Our series paying tribute to those who have helped shape the destiny of Irish cricket, primarily off the field continues with a look at the remarkable work carried by Brķan O'Rourke.
O'Rourke has moulded so many young Irish cricketers, inspiring generations to take up the wonderful sport of cricket.
A fine cricketer himself who played Irish youth cricket, as well as representing Leinster at senior interprovincial level, his coaching career started at the young age of 22, with a six month tenure at the Transvaal Cricket Board in South Africa during the 1993/94 season.
(Brian batting for Rush against Railway Union in the 2005 Irish Senior Cup final)
Coaching in townships around Johannesburg, and assisting with their provincial youth squads he caught the bug and this was the start of his journey. Back in Ireland, a coaching stint at his own club Pembroke was followed by a role at Merrion.
His strong passion for the game was evident to all that came into contact with O'Rourke and he soon grew within the ranks. Mike Hendrick took him on a tour to England with the Ireland Development squad, that included Ed Joyce in 1997.
Adi Birrell is cited as a major influence, opening his eyes to the value and impact that top quality man management can have on coaching. Another who he regards highly is former Performance Director Mark Garaway, "without doubt the best technical coach and cricket communicate I have ever worked with".
The Dubliner has spread his tentacles wide, and took bits from other sports, including rugby gaelic football, swimming and water polo - which he has played at a high level.
His coaching philosophy has been fueled by his three guiding principles that have been the bedrock of his ethos: hard work, discipline and respect.
His establishment of links with South African schools, the founding and expansion of the Leprechaun Cup, and numerous tours are all great achievements with a legacy that is quantifiable.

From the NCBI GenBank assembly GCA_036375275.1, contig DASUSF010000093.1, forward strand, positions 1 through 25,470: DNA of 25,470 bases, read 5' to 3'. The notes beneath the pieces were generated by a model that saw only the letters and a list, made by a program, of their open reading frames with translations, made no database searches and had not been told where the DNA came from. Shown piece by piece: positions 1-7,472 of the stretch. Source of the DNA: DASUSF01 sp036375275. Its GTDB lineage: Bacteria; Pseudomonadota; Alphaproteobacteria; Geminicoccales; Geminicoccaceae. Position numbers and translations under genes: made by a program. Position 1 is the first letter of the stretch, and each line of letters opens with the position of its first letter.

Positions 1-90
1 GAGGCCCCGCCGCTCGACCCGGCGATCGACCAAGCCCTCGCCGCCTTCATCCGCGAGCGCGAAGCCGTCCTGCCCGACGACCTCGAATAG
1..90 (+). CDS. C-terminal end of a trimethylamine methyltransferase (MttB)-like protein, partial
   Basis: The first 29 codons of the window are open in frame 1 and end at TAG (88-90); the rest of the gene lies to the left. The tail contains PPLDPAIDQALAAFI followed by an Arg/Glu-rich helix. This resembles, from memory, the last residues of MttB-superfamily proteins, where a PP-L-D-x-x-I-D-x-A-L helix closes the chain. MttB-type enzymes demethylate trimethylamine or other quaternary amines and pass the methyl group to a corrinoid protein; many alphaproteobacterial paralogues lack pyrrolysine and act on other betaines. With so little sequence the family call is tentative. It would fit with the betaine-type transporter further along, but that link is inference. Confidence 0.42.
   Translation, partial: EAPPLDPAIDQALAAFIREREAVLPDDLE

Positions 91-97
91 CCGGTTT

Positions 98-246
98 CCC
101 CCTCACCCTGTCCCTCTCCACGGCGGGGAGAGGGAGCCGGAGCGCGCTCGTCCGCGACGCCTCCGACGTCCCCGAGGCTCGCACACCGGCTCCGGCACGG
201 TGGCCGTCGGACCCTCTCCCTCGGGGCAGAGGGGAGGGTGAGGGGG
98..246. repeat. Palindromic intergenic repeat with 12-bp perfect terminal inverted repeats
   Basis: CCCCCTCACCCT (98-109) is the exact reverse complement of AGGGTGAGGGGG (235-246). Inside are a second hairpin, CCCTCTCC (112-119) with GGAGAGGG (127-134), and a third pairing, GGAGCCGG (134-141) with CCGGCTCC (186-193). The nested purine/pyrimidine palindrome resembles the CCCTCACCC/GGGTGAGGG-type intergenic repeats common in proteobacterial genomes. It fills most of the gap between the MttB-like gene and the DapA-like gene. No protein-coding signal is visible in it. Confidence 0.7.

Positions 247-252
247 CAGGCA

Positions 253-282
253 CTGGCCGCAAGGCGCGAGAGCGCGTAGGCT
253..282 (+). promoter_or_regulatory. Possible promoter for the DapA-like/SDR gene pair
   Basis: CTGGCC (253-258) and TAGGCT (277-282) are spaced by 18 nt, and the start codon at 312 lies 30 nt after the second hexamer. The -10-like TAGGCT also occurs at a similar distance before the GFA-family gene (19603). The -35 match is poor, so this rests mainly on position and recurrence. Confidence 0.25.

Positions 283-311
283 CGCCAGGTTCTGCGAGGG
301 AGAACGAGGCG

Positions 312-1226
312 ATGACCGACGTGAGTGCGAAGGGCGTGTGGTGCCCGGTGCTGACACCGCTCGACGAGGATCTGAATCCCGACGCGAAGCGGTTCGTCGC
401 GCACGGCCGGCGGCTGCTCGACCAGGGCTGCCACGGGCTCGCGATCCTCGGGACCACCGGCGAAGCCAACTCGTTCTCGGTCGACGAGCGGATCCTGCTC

He led Ireland U19s to three successive World Cup qualifying campaigns, no mean achievement in the cut-throat Associate world, and it's perhaps one of his big regrets that a Full Member scalp wasn't achieved as they came agonizingly close in matches against West Indies, England and New Zealand.
(Brian O'Rourke, Eoin Morgan and Brian Walsh)
Through his development work with Leinster and Ireland, he came into close proximity with a number of future internationals, who are always quick to recognize the role played by O'Rourke in their formative years.
It was he who spotted George Dockrell's potential, converting the Leinster player from a left-arm paceman into a spinner, and a career that has seen him develop into one of Irish cricket's all-time leading wicket takers.
Irish captain Andrew Balbirnie is another big admirer of Brian, and it was O'Rourke who was to play a prominent role helping their beloved Pembroke clinch the holy grail of the Irish Senior Cup in 2019.
"Brķan O'Rourke is probably the main reason I got into cricket as a teenager," said Irish skipper Balbirnie.
"Growing up at that time in Ireland where cricket wasn't a mainstream sport, he put the hours in and helped me immensely. Going on those Leinster under-age tours to Durham and Wolverhampton were great factors in my development and stand you in good stead for selection for Irish tours further down the line.
"I owe a lot of where I am today for the work that Brķan put into me during those formative years.
"On a personal level, he's a very good guy and since I've been with him from when I was 8 or 9 he's someone who I can trust and talk about my game to. He has such a vast knowledge about the game with all his experience.He's also a very good friend and his wedding was actually the first one I attended!"
(Brian and Andrew Balbirnie)
Well done Breener and here's to shaping the next generation of Leinster and Irish cricketers who will make an impact on the local and global stage.